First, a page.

The Book Of Lost And Found fell into the genre of a woman searching for long lost family members she discovered through a letter. When her grandmother died, Kate Darling learned that her mother’s birth mom had actually found her and attempted to make contact. With the loss of both mother and grandmother, Kate launched into a search to locate the grandmother who called herself Celia. The search led her to a famous artist living in Corsica.
When artist and Celia’s lover, Thomas, responded to Kate’s inquiry, he not only admitted to knowing Celia, nee Alice, but also invited her to visit him at his home on Corsica. The location of the house, which stood right on the sea, gave this book a beautiful setting. But, among the shining sea and lush landscape were turbulent emotions and secrets. Thomas’ grandson, Oliver didn’t warm to Kate initially, but soon became a confidant to her, drawing her out of her grief and reminding her how much she wanted to live a fulfilling life.
Ok, so that could have been the whole book right there. But instead, the author continued on with more stories. First it was a story about a woman searching for her biological grandmother then it became a story of her grandmother’s life in England and then in Nazi occupied France. Then Sophie had a love interlude. There were too many obvious plot events. Also, I felt that the story should have been told in a different order. By the time Alice began to tell her love story, I already knew whether she ended up with Thomas, so the whole affair felt irrelevant and unnecessary.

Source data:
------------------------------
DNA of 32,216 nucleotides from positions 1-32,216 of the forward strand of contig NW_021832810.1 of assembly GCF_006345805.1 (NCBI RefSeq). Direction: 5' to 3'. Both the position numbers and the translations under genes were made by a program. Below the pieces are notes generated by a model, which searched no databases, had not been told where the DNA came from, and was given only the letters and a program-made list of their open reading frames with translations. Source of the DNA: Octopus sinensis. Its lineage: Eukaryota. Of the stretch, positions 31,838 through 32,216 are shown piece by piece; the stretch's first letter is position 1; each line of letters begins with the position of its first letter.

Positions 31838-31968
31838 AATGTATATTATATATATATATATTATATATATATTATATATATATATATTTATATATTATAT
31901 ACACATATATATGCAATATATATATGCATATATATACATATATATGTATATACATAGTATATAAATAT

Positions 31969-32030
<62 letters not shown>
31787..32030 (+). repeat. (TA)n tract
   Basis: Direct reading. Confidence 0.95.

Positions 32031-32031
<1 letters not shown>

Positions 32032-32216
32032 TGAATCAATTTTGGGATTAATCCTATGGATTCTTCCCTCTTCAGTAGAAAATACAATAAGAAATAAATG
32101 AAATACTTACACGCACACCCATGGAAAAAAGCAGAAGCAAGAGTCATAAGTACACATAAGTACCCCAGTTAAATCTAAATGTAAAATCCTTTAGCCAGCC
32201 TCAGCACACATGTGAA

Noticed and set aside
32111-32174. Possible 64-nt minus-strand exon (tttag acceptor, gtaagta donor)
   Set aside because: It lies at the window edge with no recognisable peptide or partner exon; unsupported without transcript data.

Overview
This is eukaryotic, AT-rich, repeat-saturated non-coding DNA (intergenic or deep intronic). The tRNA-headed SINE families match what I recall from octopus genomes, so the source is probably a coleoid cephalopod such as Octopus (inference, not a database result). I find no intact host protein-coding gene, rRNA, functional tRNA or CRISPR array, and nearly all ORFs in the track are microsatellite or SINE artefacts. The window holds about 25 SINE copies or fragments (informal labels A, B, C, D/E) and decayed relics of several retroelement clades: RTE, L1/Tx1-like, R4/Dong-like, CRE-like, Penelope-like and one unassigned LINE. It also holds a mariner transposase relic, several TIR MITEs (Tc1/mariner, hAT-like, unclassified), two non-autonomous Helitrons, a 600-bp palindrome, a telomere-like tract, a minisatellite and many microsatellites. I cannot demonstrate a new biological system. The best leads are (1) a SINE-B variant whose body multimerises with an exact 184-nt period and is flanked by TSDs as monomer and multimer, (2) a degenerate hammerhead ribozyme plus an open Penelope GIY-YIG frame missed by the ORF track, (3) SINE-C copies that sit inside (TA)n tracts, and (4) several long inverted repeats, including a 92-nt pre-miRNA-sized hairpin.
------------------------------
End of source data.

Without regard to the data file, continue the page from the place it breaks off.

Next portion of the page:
There was something about the wording that required my full attention to read this. Not that it was a chore, but it took effort. I liked parts of this, but as a whole, it was too lengthy and went in too many directions.